Salford Council 'hasn't got the money' to save canal cranes

Blue cranes at Salford Quays
Image caption The cranes will cost in the region of £100,000 to demolish

A pair of canal cranes will be demolished because Salford City Council "hasn't got the money to save them".

The cranes on Salford Quays, which have fallen into disrepair since being decommissioned, would be too expensive to save and had to demolished "because of safety fears", a spokesman said.

Mayor Ian Stewart said it would be "wrong to spend £1m on preserving two rusting and dangerous cranes".

The cranes were erected in 1966 and decommissioned in 1988.

The council spokesman said "large pieces of rusted metalwork have already fallen onto the pedestrian footpath below, close to the nearby Metrolink track".

'Rusting and dangerous'

He said that though the bases were fenced off, there would be "further safety fears if the deteriorating cranes are not dismantled and removed permanently".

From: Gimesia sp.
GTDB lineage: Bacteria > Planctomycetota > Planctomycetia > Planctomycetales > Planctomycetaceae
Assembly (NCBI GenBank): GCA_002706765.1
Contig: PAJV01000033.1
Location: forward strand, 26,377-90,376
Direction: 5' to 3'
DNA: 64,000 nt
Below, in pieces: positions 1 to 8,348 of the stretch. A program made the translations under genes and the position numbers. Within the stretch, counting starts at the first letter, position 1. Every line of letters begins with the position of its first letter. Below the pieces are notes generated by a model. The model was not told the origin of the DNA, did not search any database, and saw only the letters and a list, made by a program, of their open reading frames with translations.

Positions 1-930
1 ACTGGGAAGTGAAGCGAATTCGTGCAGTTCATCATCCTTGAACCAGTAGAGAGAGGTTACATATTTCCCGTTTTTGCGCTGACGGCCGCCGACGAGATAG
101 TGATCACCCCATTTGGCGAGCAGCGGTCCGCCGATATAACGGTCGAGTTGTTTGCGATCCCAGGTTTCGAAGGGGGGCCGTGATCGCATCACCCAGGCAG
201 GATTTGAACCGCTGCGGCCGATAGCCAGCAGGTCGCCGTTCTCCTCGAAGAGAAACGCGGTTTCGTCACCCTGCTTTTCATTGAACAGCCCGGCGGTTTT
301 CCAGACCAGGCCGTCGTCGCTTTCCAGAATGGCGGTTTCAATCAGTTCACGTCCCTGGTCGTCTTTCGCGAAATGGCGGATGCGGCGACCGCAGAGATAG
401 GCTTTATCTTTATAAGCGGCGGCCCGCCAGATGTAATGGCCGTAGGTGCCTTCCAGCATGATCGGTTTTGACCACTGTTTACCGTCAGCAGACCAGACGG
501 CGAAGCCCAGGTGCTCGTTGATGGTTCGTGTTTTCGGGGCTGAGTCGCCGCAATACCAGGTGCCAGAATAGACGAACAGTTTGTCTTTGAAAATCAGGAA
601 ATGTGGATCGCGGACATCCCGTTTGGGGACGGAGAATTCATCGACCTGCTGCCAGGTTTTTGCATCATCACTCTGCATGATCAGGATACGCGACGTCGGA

He added the council had been "working for months to try and find external funding to preserve the cranes but has been unsuccessful".

Work to dismantle the cranes, which will cost in the region of £100,000, will begin in early 2013 and will coincide with Metrolink maintenance work "to avoid unnecessary obstruction and delays".

Mr Stewart said the cranes were "a reminder of the dock workers who built our city... but the current economic climate means we just haven't got the money to save them".

"It would be wrong to spend £1m on preserving two rusting and dangerous cranes, when the people of Salford are struggling to make ends meet," he said.

He added that the council was "working with our partners to try and ensure that at least some part of this symbol of Salford's past can be preserved in the future".

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